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India, China are not immune to crisis: IMF

The IMF MD also admits that the Fund had previously underestimated implications of the crisis in the US, reports Rajesh Mahapatra.

business Updated: Feb 13, 2008 22:44 IST
Rajesh Mahapatra

The turmoil in the global financial system triggered by a housing loan crisis in the US is fast spilling over to the broader economy, and no country, including India, is immune to this crisis, the head of International Monetary Fund said on Wednesday.

IMF Managing Director Dominique Strauss-Kahn also admitted that the Fund had previously underestimated the implications of the crisis in the US.

“What we have seen for now, building over the past seven or eight months, is a perfect storm,” he said during a visit to New Delhi.

“Probably we didn’t warn forcefully enough… we didn’t pay much attention to interaction of financial sector with the real economy.”

Many believe the US economy, the world’s largest, is headed for a recession, which would also hurt growth in other countries. Emerging economies like China and India cannot be immune to this crisis, Strauss-Kahn said.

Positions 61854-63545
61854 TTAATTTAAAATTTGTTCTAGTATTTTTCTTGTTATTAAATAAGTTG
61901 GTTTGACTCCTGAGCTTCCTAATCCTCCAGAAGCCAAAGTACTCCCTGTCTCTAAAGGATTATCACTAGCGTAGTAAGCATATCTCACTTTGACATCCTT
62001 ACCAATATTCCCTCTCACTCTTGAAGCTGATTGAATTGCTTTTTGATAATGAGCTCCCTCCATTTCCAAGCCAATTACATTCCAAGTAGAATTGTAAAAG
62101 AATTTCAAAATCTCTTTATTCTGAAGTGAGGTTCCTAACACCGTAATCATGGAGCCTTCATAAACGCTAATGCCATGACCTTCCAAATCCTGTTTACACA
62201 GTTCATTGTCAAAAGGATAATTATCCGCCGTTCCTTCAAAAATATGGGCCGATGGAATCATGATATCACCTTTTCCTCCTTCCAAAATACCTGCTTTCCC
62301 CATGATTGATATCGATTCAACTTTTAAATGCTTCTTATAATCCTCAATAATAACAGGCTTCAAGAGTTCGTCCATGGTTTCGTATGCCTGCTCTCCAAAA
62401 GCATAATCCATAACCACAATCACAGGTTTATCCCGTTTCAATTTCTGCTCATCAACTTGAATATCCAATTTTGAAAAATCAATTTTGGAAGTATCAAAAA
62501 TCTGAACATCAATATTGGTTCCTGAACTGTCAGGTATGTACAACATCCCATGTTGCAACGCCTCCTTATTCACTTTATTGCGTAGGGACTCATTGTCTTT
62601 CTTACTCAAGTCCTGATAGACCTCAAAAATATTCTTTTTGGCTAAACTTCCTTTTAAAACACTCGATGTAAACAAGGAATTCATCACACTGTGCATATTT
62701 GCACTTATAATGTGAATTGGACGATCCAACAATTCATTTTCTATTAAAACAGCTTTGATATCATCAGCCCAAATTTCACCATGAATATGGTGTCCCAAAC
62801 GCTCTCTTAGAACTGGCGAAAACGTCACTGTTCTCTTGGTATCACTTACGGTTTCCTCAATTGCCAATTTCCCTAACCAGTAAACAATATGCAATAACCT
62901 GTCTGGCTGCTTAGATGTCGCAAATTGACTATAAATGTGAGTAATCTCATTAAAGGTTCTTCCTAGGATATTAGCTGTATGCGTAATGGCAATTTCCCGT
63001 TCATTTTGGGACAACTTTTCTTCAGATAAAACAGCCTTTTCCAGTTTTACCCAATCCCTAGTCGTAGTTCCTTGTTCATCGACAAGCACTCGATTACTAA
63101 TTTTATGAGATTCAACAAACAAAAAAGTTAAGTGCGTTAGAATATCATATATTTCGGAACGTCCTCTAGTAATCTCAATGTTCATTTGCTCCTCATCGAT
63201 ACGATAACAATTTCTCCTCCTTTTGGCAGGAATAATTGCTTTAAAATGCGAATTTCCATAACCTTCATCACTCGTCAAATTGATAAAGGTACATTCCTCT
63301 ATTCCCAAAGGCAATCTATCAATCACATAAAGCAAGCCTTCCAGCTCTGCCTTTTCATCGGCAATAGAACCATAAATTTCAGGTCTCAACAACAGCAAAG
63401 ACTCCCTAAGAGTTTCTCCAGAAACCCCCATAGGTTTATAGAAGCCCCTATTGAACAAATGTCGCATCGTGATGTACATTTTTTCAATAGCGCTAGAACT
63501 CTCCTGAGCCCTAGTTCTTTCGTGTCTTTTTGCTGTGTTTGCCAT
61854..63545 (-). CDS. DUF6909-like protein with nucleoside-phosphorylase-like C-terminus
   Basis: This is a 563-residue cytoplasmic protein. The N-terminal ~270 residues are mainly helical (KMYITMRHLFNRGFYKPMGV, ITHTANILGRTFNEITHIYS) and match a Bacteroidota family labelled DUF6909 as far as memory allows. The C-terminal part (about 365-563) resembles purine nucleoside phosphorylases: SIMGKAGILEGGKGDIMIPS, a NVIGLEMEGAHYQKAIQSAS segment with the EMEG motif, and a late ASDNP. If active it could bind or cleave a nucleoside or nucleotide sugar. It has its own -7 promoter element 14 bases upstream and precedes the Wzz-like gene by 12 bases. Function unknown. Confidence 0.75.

In the past, a one percentage-point decline in US growth had led to growth in emerging economies slowing between 0.5 to 1 percentage point, depending on trade and financial links with the United States, he said. “In India’s case, the impact could on the lower side of that band.” Still, its economy will likely grow 8.2 per cent through 2008, according to IMF forecasts, and that will help support global growth.

The current crisis began with widespread defaults in sub-prime mortgages in the US – housing loans given to borrowers with poor credit record. Initially, policymakers and experts thought it to be a problem limited to the American real estate sector, until it became known that large banks and financial institutions have taken hit of billions of dollars. Latest estimates suggest the losses could go up to $400 billion.

Governments and central banks are trying to tide over the crisis, which has sucked out liquidity from the financial system and threatens to slow economic growth. Strauss-Kahn said, while monetary authorities are working to bring the first line of defence, governments must prepare to shore up consumption through fiscal incentives.

In India’s case, he said, buoyant tax collections offered Finance Minister P. Chidambaram enough headroom to loosen some fiscal strings and boost spending so as to sustain the economy’s current momentum.

He said, however, that any fiscal measures to spur consumption must be “timely, targeted and temporary” in nature and should be opted for by only those governments that have enough headroom for such fiscal giveaways.